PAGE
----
All posts by Robin

Virtual TGO Challenge

While I wasn’t on this year’s TGO Challenge, I share the disappointment of its cancellation as I was looking forward to following the experiences on social media of Challengers as they cross Scotland. Some of us are doing a virtual crossing by posting pictures of previous Challenges day by day under the hashtag #virtualTGOC on Twitter. I’m mashing up my 2014, 2015 and 2017 crossings. There doesn’t seem much point in doing a blog post as you can find my trips on my Trip Diaries page above.

However, for a bit of fun, I thought I’d put together a gear list for a crossing. As far as possible, I’ve selected gear that I haven’t used on the Challenge so far. I’ve put a list at the bottom of the post. The bottom up base weight is just over 8kg. You probably need to add about 500g for stuff sacks and odds and ends.

For the big three, I’ve selected my Tramplite pack. I toyed with taking my Atom Packs Mo, but it might be a bit small. The Tramplite is a great pack and the extra volume has no weight penalty and is useful for carrying extra food. Although it has good hip belt pockets, I’ll take my Alpinelite belt pack too.

For a shelter, I’ve chosen the X-Mid but with the Valley and Peak Ultra Bivy. I’m really impressed with the X-Mid. I’d love if it had a solid inner, but in the absence of one, I’d use the Ultra Bivy. I think the supplied mesh inner would be ok, but I think the extra protection and warmth of the Ultra Bivy is worth it, especially if there are cold winds.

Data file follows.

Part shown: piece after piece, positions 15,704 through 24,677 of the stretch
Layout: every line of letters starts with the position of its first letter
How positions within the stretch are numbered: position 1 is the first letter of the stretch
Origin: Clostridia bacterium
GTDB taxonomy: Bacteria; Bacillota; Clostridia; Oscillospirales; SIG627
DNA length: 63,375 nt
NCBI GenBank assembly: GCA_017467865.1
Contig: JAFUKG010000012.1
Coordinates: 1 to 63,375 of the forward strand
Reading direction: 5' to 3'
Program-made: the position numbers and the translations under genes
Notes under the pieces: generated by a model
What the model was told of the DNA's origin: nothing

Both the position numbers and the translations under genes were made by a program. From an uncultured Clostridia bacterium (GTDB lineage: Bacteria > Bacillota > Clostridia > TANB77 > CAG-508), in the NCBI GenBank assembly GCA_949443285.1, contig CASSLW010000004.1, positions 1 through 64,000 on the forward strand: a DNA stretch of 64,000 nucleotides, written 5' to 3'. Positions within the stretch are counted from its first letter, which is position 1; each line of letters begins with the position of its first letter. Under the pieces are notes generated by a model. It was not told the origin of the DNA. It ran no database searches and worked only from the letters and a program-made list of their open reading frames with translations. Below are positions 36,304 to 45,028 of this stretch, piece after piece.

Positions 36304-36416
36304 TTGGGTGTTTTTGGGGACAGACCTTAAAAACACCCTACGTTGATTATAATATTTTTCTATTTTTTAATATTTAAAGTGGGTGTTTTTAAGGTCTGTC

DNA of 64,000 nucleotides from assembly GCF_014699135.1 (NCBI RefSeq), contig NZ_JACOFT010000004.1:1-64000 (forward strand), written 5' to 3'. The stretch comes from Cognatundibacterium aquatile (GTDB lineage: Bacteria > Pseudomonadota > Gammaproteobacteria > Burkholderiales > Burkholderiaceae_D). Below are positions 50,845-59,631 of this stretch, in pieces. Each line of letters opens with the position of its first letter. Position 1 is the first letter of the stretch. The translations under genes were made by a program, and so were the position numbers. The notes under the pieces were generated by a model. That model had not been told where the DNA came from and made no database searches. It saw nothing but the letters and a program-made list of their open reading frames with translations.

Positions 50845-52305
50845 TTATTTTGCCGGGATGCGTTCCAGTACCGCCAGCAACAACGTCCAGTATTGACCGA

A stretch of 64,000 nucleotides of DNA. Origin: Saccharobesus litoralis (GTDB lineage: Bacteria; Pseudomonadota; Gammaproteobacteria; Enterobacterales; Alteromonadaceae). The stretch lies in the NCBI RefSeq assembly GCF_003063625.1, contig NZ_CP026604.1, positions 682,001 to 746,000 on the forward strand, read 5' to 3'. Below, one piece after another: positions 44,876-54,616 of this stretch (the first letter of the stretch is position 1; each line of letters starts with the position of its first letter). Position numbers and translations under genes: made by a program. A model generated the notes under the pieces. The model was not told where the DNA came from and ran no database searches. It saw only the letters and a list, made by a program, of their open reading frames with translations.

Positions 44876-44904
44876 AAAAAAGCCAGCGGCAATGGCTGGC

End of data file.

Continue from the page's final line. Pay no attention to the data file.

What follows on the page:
I’m going to cheat and have my As Tucas Foratata quilt, which I used on my 2017 crossing as I don’t have a real alternative. My WM Ultralite is probably overkill and 340g heavier. For a sleeping mat, I’ve just bought a Nemo Tensor Alpine mat. It provides higher insulation than a Thermarest X-Lite as well as being slightly wider at the foot end and feels more comfortable and less noisy. It also has a (much) better valve.

For footwear, I going with Inov-8 Roclite 320 boots. It’s a little bit of a risk as they let a bit of damp through when I tried them in the Lakes. However, I’ve put some Silnet on the toe mesh which should help and I’ll take some Dexshell waterproof socks as a second line of defence. Spare shoes are Saucony Hattoris, sadly no longer made. Wiggy’s waders are worth the weight for any stream crossings, a slight cheat, as I’ve taken them before. Gaiters are essential for bogs, so my new Montane Outflow gaiters come along.

I’ve never used the Paramo Third Element on my Challenges, so that’s an obvious choice, especially as it converts into a gilet. For me Paramo, is ideal for Scotland as a highly water resistant soft shell. I like having a windproof too and a Montane Featherlite smock weighs next to nothing but adds flexibility. In addition to Paramo, I like having a lightweight hardshell if there’s heavy rain and high winds as Paramo can be overwhelmed, so the Alpkit Gravitas jacket is an obvious choice, although I’ve not worn it in really testing conditions. I’ve not used my Berghaus Paclite overtrousers on the Challenge, so they are an obvious choice.